More than 1,000 Palestinian prisoners in Israel have started an open-ended hunger strike following calls from prominent prisoner Marwan Barghouti. Israeli officials said they would not negotiate on prisoners' demands.
A Palestinian Authority official, Issa Qaraqe, said Monday that "around 1,300 Palestinian prisoners" were participating in the hunger strike.
The NGO Palestinian Prisoners' Club said 1,500 people were taking part. The Israeli prison service on Monday put that number at about 1,100.
The hunger-striking prisoners were calling for better conditions including access to phones, better medical services and extended visiting rights for their families.
The Palestinian observer mission to the United Nations on Monday called for Israel to release thousands of Palestinians it said were "illegally and inhumanely" imprisoned and detained.
About 6,500 Palestinians are currently detained by Israel on a wide range of offenses and alleged crimes. According to Palestinian authorities and the advocacy group Addameer, some 500 of them are held under administrative detention which means they are jailed without charge or trial for a period of six months, which can be extended.
Israeli authorities argue administrative detention protects at-risk informants and is needed for the country's security.
Prominent prisoner called for hunger strike
A prominent leader in the Fatah party of Palestinian President Mahmoud Abbas, Marwan Barghouti, had called for the strike. Barghouti is serving multiple life sentences for murder for his role in the deadly uprising of the second Palestinian intifada in the early 2000s. Recent polls have shown the popular Fatah figure could win an election for the Palestinian presidency.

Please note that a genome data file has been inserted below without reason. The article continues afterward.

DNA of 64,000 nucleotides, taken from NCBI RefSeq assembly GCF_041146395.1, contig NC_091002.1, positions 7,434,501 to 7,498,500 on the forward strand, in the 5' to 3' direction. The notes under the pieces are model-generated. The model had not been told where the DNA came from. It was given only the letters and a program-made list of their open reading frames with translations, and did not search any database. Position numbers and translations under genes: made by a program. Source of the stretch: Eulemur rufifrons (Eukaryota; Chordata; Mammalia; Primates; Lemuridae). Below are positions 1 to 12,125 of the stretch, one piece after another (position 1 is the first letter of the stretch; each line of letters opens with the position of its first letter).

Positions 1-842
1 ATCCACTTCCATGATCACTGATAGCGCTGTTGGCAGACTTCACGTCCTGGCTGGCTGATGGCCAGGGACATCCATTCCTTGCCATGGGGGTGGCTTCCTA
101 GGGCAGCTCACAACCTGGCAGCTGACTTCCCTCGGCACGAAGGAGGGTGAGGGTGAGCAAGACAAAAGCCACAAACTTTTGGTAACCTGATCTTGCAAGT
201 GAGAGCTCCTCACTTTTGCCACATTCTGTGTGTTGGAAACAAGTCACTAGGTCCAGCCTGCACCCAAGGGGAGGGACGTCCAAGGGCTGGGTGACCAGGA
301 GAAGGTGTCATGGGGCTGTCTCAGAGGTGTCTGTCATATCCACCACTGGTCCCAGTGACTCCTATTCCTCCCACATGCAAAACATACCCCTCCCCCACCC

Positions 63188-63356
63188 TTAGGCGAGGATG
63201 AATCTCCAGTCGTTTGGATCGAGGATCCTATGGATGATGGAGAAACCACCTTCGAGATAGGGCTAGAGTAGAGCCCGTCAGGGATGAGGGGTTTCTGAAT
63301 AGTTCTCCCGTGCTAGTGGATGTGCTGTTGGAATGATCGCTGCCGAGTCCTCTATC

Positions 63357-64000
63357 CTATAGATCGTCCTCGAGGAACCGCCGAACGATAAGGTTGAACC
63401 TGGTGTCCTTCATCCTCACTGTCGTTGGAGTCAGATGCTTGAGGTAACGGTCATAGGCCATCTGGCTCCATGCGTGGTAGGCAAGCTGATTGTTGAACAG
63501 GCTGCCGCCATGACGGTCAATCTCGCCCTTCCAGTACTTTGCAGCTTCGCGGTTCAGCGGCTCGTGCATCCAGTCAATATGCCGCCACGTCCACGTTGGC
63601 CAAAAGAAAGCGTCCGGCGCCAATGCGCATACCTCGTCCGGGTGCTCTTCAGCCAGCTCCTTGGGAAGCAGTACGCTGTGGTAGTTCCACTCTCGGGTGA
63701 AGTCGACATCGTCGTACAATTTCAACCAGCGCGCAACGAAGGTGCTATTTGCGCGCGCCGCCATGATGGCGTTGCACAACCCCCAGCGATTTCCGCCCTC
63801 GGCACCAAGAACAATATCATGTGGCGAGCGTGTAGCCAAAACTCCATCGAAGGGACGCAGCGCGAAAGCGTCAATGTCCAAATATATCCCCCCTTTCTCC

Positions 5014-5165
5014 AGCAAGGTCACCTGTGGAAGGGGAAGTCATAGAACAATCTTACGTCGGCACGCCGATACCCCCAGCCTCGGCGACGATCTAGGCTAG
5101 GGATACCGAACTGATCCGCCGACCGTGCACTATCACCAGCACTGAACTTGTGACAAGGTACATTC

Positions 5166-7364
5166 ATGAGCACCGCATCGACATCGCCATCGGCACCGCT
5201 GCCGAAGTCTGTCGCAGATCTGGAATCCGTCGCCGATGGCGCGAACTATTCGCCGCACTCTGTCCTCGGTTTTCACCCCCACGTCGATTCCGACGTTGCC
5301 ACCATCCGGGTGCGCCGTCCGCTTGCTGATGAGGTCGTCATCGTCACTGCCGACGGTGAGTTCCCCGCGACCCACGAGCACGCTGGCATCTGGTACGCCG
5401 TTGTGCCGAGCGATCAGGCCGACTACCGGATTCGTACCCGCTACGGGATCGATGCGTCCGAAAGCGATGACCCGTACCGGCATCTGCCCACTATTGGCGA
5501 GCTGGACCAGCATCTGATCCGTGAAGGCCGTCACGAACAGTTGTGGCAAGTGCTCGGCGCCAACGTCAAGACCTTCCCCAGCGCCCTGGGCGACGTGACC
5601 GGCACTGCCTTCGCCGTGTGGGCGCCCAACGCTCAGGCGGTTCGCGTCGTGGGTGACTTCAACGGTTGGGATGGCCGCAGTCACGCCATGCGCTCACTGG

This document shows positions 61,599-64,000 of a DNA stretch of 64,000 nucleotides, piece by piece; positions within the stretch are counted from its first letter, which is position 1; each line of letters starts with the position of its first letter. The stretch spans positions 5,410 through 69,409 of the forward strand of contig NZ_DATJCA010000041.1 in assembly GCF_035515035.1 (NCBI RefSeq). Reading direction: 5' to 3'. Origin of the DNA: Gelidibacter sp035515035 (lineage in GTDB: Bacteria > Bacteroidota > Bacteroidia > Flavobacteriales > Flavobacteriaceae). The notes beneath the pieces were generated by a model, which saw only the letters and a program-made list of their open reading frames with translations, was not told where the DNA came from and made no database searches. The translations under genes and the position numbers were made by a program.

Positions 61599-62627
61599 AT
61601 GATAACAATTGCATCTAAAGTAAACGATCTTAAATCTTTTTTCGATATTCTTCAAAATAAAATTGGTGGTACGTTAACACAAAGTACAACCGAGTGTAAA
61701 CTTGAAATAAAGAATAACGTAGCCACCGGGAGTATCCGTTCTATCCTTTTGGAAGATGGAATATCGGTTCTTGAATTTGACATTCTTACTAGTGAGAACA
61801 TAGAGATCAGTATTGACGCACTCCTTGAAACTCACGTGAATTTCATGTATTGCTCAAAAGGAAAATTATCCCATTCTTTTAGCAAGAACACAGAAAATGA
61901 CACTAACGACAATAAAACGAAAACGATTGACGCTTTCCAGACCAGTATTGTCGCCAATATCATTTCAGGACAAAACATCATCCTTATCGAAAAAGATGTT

In an opinion piece published in "The New York Times," to coincide with the beginning of the hunger strike, Barghouti accused Israel of breaching international law when it came to the treatment of Palestinian prisoners.
"The Israeli authorities and its prison service have turned basic rights that should be guaranteed under international law - including those painfully secured through previous hunger strikes - into privileges they decide to grant us or deprive us of," he wrote.
Hana Herbst, a spokeswoman for the Israel Prison Service, said in a statement that striking prisoners were being transfered to separate cell blocks. Barghouti was put into solitary confinement
On Tuesday, Israeli Public Security Minister Gilad Erdan said there would be no negotiations with prisoners.
"They are terrorists and incarcerated murderers who are getting what they deserve and we have no reason to negotiate with them," Erdan told army radio.
Barghouti was put into solitary confinement for "instigating mutiny and leading the hunger strike," Erdan said.
To mark this year's prisoners' day, several rallies and other events were planned by Palestinian authorities in the occupied West Bank and the Gaza Strip.
cw/se/jm (dpa, AFP, AP)